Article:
• iTunes Store
    • Prepay takeout orders made on-line, e.g. Panera Bread
    • StubHub for event tickets ...


    The point is, that Apple Pay payments are secure -- PayPal are not!


    I have quite some personal experience in making many hundreds of payments via Paypal over some years and I am failing to see in what way they are insecure.  Could you expound on this point please.

    I seldom use PayPal -- only as a last resort! Maybe 1-2 times per year. Yet I have had mistaken transactions which took weeks to reverse.

    With Apple Pay the only people who have your credit card data are you and your bank. You purchase things with a perishable, one-time token which has no information about you, your bank account or your credit information ... it is useless to hackers.

    With PayPal, and online sites like Amazon, they save (or you repetitively, optionally enter) your credit card info, including security code ...

    Bam! each of these sites is potentially a trapdoor to hackers!

    Token != potential Credit Card data hack ... What could be more obvious.

    Because of 2% CashBack bonus and one month free float, I use DiscoverCard * wherever I can, including online. Last year, the card data was compromised 3 times -- resulting in card replacement. I had several recurring payments scheduled for DiscoverCard -- when the card was reissued (with a different number) -- some of the recurring payments bounced -- resulting in return charges, etc. I have cancelled all the recurring payments with DiscoverCard -- less costly and less convenient.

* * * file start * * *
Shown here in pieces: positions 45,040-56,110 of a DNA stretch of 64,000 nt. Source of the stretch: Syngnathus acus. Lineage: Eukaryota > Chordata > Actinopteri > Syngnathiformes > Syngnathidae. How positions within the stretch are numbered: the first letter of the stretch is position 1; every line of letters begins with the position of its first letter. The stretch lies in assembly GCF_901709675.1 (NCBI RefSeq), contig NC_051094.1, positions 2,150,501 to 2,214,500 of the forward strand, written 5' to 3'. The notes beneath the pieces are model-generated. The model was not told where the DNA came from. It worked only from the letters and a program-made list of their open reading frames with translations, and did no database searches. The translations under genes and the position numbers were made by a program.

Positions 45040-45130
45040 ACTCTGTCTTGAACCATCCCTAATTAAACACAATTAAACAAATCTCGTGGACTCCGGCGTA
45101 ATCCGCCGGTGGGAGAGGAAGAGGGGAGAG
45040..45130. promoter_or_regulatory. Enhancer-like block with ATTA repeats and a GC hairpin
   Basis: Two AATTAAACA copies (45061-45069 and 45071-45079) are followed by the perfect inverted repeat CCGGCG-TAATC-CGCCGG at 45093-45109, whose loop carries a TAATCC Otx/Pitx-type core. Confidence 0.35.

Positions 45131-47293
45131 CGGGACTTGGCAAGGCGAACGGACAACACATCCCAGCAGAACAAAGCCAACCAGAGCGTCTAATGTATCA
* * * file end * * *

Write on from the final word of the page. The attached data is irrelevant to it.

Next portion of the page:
* DiscoverCard is dragging their feet implementing Apple Pay. Our household is migrating our credit card usage to other, Apple Pay-enabled cards. These have less CashBack bonuses, but are much more convenient. There will [soon] come a tipping point where convenience, privacy and security outweigh the CashBack benefits.
  • Reply 59 of 146
    jbdragon wrote: »
    mpantone wrote: »
    That is a meaningless statistic.

    Not everyone buys stuff from a bricks-and-mortar retailer on Black Friday. Not every retailer accepts Apple Pay.

    Not only that, the number of iPhone's at that point inn time was tiny!!! The iPhone 6 came out in October right? So around 20-25 million iPhones with touchid at that point out of how many millions of smart phones in the world?. Even now, there's only around 70 million. Apple sold 74.5 million, how many of those were inner iPhone's without TouchID. It's going to take a couple years for any really numbers as older iPhone's are replaced with new ones with TouchID. Minding at how much it was used after one month of release is completely silly.

    The Apple Watch will enable Apple Pay on iPhone 5, 5C and 5S -- so that could greatly increase the Apple Pay-capable iPhone population.

    In our household, the adults have iPhone 6 and iPhone 6 Plus. The kids have iPhone 5 or better,

    I would like to see the Apple Pay-Bank arrangement expanded as follows:
    • the Adult card owner sets a sub-account limit (reserve) for each child 13-17
    • the children can use their iPhone or Apple Watch to purchase up to their individual limit
    • assumably the children will be rigorously caused settle their credit bill with allowance, chores or other earnings

    This would help educate the children on the benefits of credit and how to avoid the pitfalls of credit misuse!
  • Reply 60 of 146
    solipsismysolipsismy Posts: 5,099member
    The Apple Watch will enable Apple Pay on iPhone 5, 5C and 5S -- so that could greatly increase the Apple Pay-capable iPhone population.

    That's not accurate. There is no NFC on the iPhone 5, 5C or 5S so it will not ENABLE ?Pay on those devices.

    Those devices, however, can be used to setup ?Pay on ?Watch, which you will authenticate via a PIN every time you place it on your wrist.